Application of Data Mining Techniques to Further Understand the Relationship Between Drought and Impacts in the Pacific Northwest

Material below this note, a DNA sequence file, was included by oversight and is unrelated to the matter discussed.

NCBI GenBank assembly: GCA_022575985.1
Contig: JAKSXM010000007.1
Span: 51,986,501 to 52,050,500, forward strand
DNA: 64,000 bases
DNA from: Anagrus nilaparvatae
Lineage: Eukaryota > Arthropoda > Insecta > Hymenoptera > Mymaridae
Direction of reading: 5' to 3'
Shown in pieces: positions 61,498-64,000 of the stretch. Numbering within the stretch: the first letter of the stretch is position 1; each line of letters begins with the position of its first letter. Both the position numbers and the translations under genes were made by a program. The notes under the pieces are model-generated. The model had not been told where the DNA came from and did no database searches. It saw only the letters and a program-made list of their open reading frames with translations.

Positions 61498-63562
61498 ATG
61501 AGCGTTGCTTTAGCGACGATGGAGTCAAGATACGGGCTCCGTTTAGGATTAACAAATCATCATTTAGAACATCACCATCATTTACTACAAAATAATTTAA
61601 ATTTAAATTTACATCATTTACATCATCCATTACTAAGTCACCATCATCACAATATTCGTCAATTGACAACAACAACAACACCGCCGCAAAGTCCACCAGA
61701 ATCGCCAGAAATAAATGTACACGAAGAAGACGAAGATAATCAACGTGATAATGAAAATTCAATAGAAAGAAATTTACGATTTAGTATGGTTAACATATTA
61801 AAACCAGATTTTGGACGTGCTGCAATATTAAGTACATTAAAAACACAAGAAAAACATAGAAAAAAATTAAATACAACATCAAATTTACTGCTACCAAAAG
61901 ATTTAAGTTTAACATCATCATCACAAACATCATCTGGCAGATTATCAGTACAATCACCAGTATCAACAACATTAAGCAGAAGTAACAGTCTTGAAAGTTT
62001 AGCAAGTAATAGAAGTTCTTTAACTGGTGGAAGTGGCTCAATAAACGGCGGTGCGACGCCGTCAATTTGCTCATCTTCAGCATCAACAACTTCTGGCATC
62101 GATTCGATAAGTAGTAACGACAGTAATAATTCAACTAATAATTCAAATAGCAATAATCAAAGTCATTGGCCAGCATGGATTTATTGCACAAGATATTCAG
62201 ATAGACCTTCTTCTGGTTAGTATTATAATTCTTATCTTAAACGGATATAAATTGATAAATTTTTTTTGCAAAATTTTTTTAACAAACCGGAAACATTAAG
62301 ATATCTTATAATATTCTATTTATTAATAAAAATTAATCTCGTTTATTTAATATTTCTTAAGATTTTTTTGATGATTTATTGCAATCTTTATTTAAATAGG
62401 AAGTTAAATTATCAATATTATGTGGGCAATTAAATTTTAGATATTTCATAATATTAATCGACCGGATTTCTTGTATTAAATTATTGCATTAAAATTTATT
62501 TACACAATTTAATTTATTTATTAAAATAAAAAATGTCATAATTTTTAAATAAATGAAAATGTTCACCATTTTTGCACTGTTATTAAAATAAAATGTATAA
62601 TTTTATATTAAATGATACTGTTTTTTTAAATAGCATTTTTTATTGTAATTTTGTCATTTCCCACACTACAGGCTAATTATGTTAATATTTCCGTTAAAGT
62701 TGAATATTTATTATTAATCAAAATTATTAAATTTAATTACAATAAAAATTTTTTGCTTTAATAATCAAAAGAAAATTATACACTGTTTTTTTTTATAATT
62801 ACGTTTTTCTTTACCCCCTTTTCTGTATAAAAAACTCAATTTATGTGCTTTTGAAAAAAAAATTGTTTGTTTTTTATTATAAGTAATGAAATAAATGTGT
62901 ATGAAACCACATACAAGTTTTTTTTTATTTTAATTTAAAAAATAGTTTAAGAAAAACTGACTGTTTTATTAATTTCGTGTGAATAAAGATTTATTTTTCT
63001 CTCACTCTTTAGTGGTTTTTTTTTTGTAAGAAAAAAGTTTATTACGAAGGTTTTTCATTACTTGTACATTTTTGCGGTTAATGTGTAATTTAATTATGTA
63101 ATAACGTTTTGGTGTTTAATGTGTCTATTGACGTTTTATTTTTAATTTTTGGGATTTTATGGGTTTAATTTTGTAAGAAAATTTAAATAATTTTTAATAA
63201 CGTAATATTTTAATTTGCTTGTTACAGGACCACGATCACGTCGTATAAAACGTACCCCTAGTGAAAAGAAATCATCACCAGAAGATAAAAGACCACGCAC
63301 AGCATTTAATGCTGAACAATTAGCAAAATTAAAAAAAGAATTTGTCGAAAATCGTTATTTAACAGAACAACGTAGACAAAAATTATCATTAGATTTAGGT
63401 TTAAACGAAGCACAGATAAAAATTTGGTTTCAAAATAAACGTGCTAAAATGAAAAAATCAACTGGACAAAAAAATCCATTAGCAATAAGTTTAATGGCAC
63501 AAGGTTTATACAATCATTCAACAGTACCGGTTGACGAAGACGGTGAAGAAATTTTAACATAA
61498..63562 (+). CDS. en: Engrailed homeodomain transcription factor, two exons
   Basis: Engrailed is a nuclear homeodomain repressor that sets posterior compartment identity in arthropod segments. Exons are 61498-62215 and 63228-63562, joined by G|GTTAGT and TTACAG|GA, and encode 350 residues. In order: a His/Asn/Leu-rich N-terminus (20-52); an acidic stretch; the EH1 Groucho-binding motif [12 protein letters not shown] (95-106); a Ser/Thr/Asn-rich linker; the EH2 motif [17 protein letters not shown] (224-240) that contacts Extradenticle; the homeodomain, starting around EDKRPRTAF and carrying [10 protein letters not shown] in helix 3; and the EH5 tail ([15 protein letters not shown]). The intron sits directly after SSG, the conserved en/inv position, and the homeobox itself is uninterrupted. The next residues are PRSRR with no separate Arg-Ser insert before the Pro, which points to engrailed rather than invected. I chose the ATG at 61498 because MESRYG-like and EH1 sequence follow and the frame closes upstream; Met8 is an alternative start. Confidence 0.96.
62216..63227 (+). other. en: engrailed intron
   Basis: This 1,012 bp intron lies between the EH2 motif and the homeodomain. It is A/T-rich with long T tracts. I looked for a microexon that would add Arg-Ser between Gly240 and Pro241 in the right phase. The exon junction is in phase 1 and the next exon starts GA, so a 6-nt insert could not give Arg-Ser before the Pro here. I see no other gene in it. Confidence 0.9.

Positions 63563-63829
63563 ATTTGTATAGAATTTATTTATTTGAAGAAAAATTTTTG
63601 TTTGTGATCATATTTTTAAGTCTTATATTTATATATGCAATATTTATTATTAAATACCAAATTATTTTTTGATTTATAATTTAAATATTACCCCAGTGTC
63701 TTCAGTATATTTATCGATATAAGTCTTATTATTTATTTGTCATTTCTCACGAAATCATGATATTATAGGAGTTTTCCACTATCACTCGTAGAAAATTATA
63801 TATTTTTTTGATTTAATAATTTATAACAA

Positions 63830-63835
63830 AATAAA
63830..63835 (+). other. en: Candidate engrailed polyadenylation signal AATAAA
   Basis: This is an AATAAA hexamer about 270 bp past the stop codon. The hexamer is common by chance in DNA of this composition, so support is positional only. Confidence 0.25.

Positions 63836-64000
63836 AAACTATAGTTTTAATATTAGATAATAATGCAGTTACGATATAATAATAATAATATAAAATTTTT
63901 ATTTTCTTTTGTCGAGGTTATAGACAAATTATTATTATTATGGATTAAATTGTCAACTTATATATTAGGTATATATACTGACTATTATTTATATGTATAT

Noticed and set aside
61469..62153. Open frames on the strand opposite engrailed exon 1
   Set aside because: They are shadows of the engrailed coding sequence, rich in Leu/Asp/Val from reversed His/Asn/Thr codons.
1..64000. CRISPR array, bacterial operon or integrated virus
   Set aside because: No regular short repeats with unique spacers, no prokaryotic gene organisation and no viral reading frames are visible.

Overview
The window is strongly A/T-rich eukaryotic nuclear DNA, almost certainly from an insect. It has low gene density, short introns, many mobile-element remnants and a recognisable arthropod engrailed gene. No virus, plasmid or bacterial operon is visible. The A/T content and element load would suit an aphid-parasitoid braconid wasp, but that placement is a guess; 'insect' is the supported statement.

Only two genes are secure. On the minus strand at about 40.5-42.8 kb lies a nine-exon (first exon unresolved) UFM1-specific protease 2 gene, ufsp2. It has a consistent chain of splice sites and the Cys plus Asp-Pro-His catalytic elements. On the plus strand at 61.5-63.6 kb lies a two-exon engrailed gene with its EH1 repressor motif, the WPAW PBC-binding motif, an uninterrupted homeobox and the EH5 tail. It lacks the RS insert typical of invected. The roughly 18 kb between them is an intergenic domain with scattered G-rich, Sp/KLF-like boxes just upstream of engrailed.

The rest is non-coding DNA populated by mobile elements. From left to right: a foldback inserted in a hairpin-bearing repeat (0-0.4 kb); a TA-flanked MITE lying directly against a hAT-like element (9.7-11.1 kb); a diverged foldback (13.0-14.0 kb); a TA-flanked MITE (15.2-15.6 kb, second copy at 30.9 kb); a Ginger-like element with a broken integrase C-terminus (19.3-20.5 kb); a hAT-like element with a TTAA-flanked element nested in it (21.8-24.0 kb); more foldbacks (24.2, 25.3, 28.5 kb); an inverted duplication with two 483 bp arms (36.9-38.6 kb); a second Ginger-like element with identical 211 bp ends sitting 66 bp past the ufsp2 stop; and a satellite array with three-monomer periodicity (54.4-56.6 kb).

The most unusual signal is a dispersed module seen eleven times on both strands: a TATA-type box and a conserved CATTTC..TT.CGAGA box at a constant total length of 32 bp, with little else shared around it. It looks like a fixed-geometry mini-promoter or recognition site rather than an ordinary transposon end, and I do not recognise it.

Agricultural crop insurance is an important component for mitigating farm risk, particularly given the potential for unexpected climatic events. Using a 2.8 million national insurance claim dataset from the United States Department of Agriculture (USDA), this research study examined spatiotemporal variations of agricultural insurance loss across the 24-county region of the inland Pacific Northwest (iPNW) portion of the United States, from 2001 to 2015. Applying a time-lagged algorithmic technique to find the most relevant associations between climate and insurance loss, the researchers constructed a random forest model which tracked the overall variation of insurance loss for wheat due to drought, with a modest R2 of .45. The results of this research indicate a threshold relationship between economic and climatic influences on insurance outcomes, with variations based on geography, crop regime, climate, and commodity pricing.